Whilst out conducting fieldwork, I spotted this Queen Red-Tailed Bumblebee. The queen would have hatched late on in the season and after having mated, would go into hibernation for the winter. I got somewhat distracted from my work as I attempted to photograph her on my phone. Although she was not flying, she was moving around a lot. In fact, she was moving too quickly for the phone’s camera to adjust and focus and many photographs came out blurred. This was probably the best of the photographs I took. This was the last of the phone macros I shot of fauna over the summer/autumn of 2017.

  • Samsung Galaxy S7
  • 1/250 sec exposure
  • f/1.7 4.2 mm
  • ISO 50

365 Day Photograph Challenge: August Part II

Memories of summer exploring and the first signs of autumn.

We start the second-half of August in Devon in SW England as I was spending time on holiday catching up with university friends. Devon is famous for its very changeable weather conditions. It can be bright sunshine on the south coast while on the north coast it can be pouring rain. I think the first two photographs in this series demonstrate that perfectly. Sadly, I was unable to take the DSLR with me so the photographs are shot on my Samsung Galaxy S7.

20th August 2017 – Lynton and Lynmouth Cliff Railway

20 Aug (2)

This photograph really does not do any justice as to how wet it was. I love how the parents on the cliff railway are sensibly wearing their hoods while the children are not!

The Lynton and Lynmouth Cliff Railway opened in 1888 and is powered by hydraulics. Both cars, with a capacity of 40 people (seems a bit of a squish!), have a 700 imperial gallon water tank mounted underneath the floor between the wheels. The upper car water tank is filled with water from the West Lyn River. Once full, the water in the lower car’s tank is discharged. The heavier upper car begins to descend while the energy created pulls the lower car up the cliff. The speed is regulated by a driver who controls the breaks. A great piece of Victorian engineering that is still enjoyed in the 21st Century.

22nd August 2017 – The Most Photographed Cottage on the River Dart

22 Aug (2)

Hastily snapped on the smartphone while on a guided river cruise of the River Dart. This cottage is located on the banks of the picturesque River Dart between Dartmouth on the south coast and Totnes. The guide was right, it is very photogenic!

23rd August 2017 – The Finest View from a Train in the UK

23 Aug (2)

This view, immediately south of Durham Railway Station, according to Michael Portillo (former Conservative politician), is the finest from a train in the UK. (Today he is perhaps better known for his BBC2 documentary ‘Great British Railway Journeys‘.)

It is rather an impressive view of the cathedral. The view has been marred throughout 2017 with the scaffolding and shrouding around the cathedral’s central tower’s belfry. Also perched on the mound above the city is Durham Castle which has been the residence of members of University College, Durham University since 1840. Also, I must have been sat at the cleanest train window in the UK when I took this snap!

Of course, I dispute that this is the finest view on the UK rail network. I prefer the southern approach into Newcastle Central Station across the River Tyne looking at all the bridges. It also indicates that I’m almost home.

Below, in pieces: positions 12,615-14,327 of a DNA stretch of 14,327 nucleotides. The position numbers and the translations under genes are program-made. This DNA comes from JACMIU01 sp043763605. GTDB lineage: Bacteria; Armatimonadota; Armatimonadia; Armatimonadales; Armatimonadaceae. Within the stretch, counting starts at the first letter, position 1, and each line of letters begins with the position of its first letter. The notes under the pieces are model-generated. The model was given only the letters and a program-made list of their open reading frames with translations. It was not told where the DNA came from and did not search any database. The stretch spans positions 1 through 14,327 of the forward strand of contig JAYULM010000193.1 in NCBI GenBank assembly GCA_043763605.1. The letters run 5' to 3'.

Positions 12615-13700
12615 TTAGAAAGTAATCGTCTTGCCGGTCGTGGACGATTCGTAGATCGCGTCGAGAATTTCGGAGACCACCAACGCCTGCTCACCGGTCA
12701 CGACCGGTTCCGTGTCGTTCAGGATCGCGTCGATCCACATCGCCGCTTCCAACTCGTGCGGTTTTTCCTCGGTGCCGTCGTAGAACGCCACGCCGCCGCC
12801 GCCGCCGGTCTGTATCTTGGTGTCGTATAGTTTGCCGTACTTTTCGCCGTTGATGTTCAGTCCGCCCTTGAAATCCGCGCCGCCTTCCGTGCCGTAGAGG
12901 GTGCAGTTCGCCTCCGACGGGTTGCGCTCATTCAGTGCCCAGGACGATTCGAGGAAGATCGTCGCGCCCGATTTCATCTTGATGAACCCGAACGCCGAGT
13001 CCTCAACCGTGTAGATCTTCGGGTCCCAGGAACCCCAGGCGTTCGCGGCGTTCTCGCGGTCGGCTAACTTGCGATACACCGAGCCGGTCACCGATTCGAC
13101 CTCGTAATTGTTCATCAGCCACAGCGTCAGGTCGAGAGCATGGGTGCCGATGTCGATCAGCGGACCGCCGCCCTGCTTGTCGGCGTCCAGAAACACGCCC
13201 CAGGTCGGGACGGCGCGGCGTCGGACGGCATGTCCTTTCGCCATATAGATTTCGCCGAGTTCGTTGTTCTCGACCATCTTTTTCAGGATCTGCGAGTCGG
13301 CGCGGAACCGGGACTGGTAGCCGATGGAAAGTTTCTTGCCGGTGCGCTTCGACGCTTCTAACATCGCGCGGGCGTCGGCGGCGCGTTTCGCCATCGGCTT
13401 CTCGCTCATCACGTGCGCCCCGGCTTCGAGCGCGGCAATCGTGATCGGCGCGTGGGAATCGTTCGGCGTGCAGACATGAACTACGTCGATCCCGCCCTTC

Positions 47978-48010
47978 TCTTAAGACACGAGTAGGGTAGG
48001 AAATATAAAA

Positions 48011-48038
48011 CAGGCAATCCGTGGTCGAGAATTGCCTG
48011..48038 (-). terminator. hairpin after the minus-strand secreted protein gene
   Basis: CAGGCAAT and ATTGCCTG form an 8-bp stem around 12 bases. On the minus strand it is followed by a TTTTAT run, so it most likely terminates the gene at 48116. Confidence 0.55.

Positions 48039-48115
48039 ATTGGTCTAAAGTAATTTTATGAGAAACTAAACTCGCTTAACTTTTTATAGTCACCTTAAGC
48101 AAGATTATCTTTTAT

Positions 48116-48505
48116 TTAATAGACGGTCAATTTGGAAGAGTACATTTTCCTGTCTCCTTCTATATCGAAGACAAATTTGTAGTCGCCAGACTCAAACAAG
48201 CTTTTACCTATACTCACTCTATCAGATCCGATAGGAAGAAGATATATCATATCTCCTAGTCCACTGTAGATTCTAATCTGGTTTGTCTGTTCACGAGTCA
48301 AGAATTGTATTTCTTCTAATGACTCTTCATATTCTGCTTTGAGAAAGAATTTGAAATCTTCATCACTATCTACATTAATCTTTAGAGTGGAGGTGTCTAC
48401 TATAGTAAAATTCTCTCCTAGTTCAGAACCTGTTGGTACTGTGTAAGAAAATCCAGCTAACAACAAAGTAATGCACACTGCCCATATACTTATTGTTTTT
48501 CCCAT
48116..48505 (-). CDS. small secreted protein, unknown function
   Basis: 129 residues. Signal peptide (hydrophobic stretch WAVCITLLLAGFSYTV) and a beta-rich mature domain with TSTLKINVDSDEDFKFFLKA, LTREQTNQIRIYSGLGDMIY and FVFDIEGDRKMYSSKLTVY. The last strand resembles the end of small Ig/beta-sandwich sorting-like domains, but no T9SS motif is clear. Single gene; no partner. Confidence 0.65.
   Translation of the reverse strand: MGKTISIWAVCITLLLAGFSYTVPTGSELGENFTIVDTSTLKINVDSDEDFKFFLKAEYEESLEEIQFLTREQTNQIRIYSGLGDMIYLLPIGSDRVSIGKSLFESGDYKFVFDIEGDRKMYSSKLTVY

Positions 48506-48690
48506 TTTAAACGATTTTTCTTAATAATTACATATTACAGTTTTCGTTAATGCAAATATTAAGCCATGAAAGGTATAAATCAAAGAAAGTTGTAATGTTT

27th August 2017 – Honeybee on Geranium Roseanne

27 Aug (2)

Another experiment with macros taken on Samsung Galaxy S7. I covered this is an earlier post about phone macros.

31st August 2017 – Signs of Autumn on the River Wansbeck, Morpeth

31 Aug (2)

The last day of August 2017. From memory, it was quite a cool evening despite there not being a whiff of a breeze. The river was like a sheet of glass it was that still. The horse chestnut trees along the river bank here are amongst the first trees to start turning at the onset of autumn. I was quite happy with the reflections in the river. Sadly, I was unable to capture this scene with all the autumnal leaves later in the season.

  • Samsung GX-1S
  • 4 sec exposure
  • f/9.5 24 mm
  • ISO 200

365 Day Photograph Challenge: August Part I

August 2017 was a busy month. Most photos seem to have been shot on my smartphone which indicates that I didn’t have much time to explore with the DSLR. It is nice to look back at the photos from August (and July) 2017 because they show that the weather for the UK’s summer, on the whole, was not too bad. OK, in the NE of England the weather rarely gets beyond 20 C in the summer, but that isn’t necessarily a bad thing. Most of the photos appear to have been taken on sunny days with few overcast days. Most importantly, there was little rainfall in August. As a British summer goes, not too shabby at all.

1st August 2017 – Earsdon Village

01 Aug (2)

In the far northern corner of North Tyneside is the pretty little village of Earsdon. It was formerly in Northumberland until changes to local administration came into effect in 1974. It is barely half a mile from the modern boundary.

The parish church isn’t particularly old having being rebuilt in the 1830s. In 1862 it was the scene of a horrific mining accident at Hartley Pit. 204 men and boys were lost when the beam of the mine’s pumping engine broke and fell down the shaft where it wedged and blocked all means of escape. Those not killed in the initial impact were suffocated to death over the following days as oxygen supplies dwindled. This accident lead to a change in the law that stipulated all collieries had to have a secondary shaft in the event of accidents to allow workers to escape. An imposing memorial in the church graveyard is a sobering reminder of the tragedy.